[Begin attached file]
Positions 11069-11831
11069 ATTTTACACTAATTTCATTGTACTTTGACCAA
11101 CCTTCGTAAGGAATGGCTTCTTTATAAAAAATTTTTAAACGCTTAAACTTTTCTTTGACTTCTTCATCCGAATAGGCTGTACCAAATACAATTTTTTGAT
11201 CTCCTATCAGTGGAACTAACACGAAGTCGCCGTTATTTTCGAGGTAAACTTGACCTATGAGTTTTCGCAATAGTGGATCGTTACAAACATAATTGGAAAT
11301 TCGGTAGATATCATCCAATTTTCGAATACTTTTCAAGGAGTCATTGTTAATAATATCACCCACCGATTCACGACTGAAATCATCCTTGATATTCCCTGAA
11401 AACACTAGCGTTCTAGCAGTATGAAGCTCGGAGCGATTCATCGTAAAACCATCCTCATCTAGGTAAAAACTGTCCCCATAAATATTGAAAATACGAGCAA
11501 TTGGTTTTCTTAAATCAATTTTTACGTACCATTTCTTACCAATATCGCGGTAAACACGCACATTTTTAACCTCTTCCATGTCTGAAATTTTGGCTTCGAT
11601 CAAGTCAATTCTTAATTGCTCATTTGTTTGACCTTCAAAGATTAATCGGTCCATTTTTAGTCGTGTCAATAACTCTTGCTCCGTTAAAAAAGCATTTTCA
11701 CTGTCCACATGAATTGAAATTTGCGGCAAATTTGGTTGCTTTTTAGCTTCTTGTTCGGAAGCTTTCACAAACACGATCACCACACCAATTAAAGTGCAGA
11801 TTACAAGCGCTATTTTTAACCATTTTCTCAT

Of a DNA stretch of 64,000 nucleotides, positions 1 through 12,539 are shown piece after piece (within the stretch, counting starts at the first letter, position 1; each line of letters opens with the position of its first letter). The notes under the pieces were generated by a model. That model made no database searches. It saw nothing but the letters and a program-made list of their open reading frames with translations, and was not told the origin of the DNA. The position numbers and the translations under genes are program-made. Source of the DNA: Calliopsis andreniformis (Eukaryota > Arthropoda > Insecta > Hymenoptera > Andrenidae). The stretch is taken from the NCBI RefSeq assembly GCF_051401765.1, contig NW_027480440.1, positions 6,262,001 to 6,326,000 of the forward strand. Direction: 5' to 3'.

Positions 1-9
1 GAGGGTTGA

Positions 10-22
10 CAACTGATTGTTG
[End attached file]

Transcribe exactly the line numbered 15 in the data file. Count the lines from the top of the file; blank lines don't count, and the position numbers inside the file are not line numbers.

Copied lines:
10 CAACTGATTGTTG